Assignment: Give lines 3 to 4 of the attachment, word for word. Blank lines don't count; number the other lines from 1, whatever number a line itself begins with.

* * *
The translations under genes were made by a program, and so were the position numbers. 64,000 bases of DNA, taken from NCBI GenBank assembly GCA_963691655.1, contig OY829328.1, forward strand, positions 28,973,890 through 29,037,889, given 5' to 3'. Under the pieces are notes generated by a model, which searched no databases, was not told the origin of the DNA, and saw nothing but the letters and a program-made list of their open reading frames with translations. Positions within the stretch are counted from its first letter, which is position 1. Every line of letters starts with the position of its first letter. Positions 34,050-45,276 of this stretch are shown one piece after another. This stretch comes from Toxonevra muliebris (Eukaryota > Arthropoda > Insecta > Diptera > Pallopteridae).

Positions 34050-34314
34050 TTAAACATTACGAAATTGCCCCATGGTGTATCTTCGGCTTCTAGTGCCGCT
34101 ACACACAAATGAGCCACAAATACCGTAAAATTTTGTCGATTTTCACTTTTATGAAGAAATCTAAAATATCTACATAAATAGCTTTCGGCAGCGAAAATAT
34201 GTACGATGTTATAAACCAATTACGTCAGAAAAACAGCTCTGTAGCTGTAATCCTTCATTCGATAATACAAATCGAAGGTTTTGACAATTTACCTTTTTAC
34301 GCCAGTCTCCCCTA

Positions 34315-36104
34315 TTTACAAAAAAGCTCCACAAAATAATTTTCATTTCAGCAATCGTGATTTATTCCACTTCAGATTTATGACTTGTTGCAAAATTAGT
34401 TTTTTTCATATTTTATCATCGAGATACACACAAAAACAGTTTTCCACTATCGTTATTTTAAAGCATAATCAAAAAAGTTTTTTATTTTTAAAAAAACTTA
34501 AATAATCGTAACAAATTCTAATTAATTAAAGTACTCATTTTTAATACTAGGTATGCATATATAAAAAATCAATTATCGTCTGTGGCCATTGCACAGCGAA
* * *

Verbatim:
34050 TTAAACATTACGAAATTGCCCCATGGTGTATCTTCGGCTTCTAGTGCCGCT
34101 ACACACAAATGAGCCACAAATACCGTAAAATTTTGTCGATTTTCACTTTTATGAAGAAATCTAAAATATCTACATAAATAGCTTTCGGCAGCGAAAATAT